The Alexandria Education Partnership recognized six public school teachers at the third annual Celebrating Education Day last Thursday along the city's waterfront.
The day was divided into two major events: a luncheon at which the awards were given and a dock party that featured free food and entertainment. Approximately 200 people attended the luncheon, including members of the Alexandria City Council and the Alexandria School Board. Another thousand public and private school employees enjoyed the festivities at the city dock. The luncheon was held at the Chart House Restaurant.
"Alexandria city teachers do an excellent job of teaching our children," said Andrew Blair, chairman of AEP and the CEO of Colonial Parking. "Our teachers face increasing demands to educate our children due to state and federal mandates...This recognition program is one of the many programs that we offer...Please take the time to thank your child's teacher for his or her hard work."
Former Alexandria Mayor Kerry J. Donley presented the awards. The teachers were selected for their outstanding contributions to their profession and dedication to their students.
JENNIFER FISHER teaches fifth grade at Maury Elementary School. She has taught in Alexandria since 2000. Prior to that, she taught in public schools in New York and Philadelphia.
"Jennifer has proven herself to be an outstanding teacher," said Maury principal Kristine Ruscello. "She is a hard working educator who really cares about children."
ADAM LEVINE teaches German and English as a Second Language at T. C. Williams High School, where he has worked since 1996. He was described by colleagues as a model teacher and positive influence on students and colleagues alike.
"Adam is a professional of the highest caliber," said T. C. principal John Porter. "He truly is the type of individual we need to have more of in our nation's schools."
BECKY MORRIS is a first grade teacher at Douglas MacArthur Elementary School. She is retiring this year after 37 years as a first grade teacher at MacArthur.
"Becky creates a classroom atmosphere that encourages achievement, respect, and acceptance of all students," said MacArthur principal Deborah Thompson. "She has been the foundation and the heart of the first grade team throughout her career at MacArthur."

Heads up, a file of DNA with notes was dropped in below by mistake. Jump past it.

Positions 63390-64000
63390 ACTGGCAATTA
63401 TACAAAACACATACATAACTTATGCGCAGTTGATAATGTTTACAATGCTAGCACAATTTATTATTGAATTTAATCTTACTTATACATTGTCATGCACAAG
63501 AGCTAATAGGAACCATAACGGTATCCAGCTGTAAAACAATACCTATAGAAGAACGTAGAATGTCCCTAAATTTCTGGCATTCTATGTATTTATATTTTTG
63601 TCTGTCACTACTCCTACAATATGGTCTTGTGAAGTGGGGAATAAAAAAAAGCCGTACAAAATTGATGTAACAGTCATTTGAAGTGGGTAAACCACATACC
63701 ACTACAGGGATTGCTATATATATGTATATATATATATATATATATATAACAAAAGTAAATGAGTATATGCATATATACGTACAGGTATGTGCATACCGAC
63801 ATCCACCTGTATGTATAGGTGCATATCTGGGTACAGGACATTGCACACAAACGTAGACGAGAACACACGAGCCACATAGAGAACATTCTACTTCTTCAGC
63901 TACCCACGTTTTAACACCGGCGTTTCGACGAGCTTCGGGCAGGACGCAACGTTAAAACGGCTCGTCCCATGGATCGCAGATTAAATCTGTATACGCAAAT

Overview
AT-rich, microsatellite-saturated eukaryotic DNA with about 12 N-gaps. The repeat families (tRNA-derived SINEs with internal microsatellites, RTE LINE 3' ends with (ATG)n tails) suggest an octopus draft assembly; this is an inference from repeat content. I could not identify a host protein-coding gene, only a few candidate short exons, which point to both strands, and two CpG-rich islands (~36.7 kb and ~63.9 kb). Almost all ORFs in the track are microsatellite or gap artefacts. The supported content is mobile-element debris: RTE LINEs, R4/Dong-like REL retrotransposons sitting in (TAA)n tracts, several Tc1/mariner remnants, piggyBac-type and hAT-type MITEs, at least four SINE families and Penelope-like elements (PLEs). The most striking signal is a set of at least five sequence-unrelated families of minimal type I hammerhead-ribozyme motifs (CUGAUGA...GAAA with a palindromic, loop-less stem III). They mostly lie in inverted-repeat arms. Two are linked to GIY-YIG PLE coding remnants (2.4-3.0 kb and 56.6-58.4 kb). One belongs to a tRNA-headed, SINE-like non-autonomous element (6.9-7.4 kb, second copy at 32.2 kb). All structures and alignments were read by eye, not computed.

JAMES REYNS, JR is a technology education teacher at George Washington Middle School. He came to GW in 2000 after teaching in both Prince William and Spotsylvania counties.
"He has an appreciation for learning and inspiring students to attain their maximum potential," said Joyce McCallister, the parent of one of Reyns' students. "Through an understanding of individual needs, Mr. Reyns creates a classroom environment that fosters appreciation for diversity, individual talents, and self esteem."
KATHERINE SECHE teaches third grade at George Mason Elementary School. She came to ACPs in 1999.
"She has the right combination of skill, dedication, creativity and empathy to develop every student to their highest potential," said George Mason principal Nancy Sparks.
DORIS WINSTEAD is a fifth grade teacher at Cora Kelly School for Math Science and Technology. She has been a teacher in Alexandria for 24 years, 21 of those at Cora Kelly.
"Ms. Winstead is demanding of her students to be more than competent, and she makes appropriate assignments to ensure her students thoroughly learn the required subject matter," said Donley, whose children were taught by her. "She also teaches with a kindness that encourages learning, and she is never reluctant to mix in an occasional hug for her students just to let them know that she welcomes their attendance in her classroom."
Each teacher who was honored received a gas card from Exxon Mobil, a poster to hang in their school from Fastsigns and a monetary award from the Rixse Foundation.